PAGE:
After resolving this simple PATH issue (it ended up being in the instance owner’s bash_profile), I thought of some good advice from a senior coworker years ago.  He told me the more complex a problem seemed, the greater chance the underlying cause was very simple.  I have found this to be true in at least 90% of the issues I work with.  Now, onto the next challenge, TFIM plugin class loader problems and Identity Manager upgrades!

Also, for reference, here was the error we saw:

/opt/ibm/db2/V9.7/instance/db2iupgrade -u db2fenc1 db2inst1
...
/opt/ibm/db2/V9.7/instance/db2iutil: line 2498: DB2INSTVER: parameter null or not set
DBI1124E  Instance db2inst1 cannot be upgraded.
...
/opt/ibm/db2/V9.7/instance/db2iutil: line 2502: [: too many arguments

Today’s Weather

Barn Feb 22 2014Today’s weather was a much needed break from the monotony of winter.  Blue sky, the grass is visible again, and the barn is open and airing out.  Beautiful!

 

 

 

Sky Feb 22 2014Here is a view from my weather cam from today. It has been breezy all day which is really helping dry things out.

 

 

 

Weather Feb-22-2014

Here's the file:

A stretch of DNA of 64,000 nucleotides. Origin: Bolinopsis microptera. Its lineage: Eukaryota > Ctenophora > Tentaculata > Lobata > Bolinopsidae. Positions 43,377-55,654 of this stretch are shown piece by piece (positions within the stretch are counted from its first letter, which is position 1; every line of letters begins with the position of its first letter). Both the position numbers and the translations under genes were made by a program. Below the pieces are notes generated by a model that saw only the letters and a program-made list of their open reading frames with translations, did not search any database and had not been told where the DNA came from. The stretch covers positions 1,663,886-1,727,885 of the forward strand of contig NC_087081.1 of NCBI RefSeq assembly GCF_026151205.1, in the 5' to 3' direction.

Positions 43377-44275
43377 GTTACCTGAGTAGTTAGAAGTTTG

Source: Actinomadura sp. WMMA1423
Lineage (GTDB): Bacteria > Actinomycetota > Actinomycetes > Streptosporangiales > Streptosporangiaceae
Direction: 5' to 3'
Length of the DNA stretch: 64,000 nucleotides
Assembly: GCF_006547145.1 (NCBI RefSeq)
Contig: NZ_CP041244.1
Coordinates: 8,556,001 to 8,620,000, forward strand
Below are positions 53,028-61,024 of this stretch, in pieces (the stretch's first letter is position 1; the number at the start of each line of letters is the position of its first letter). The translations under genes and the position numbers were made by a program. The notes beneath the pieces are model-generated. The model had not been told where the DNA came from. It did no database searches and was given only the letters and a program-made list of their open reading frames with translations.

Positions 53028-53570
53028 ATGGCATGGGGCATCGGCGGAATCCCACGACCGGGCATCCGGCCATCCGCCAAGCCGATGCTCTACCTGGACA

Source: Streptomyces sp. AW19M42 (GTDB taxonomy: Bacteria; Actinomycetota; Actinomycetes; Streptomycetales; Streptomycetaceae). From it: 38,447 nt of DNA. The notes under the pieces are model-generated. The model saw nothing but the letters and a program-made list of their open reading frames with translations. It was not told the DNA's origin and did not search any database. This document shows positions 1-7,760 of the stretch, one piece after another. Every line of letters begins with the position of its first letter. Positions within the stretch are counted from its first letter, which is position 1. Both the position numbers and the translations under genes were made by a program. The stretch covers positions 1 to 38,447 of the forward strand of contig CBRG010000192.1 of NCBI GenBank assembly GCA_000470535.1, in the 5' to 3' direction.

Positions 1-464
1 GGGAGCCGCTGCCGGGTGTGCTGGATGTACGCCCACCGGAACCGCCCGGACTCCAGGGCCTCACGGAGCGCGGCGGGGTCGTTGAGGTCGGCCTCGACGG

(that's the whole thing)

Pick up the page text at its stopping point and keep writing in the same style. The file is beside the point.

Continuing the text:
The tower sensor in the barn was pretty close with the outside 5-in-1 sensor earlier. However, now that the sun is directly on the barn it is a few degrees warmer in there now. The Acu-Rite bridge allows for up to 3 sensors, 1 including the 5-in-1. Technically I could add another tower sensor. From what I have read on forums, you can actually connect as many sensors as you want, they just won’t show up on the My Backyard Weather page. However, if your crafty and pull the data from the bridge you can get the data for those additional sensors.

Moving WordPress to Root

I found a couple great resources for those that installed WordPress in its own directory but want to move it to root.  The first, Moving WordPress, talks about how to physically move all of the files.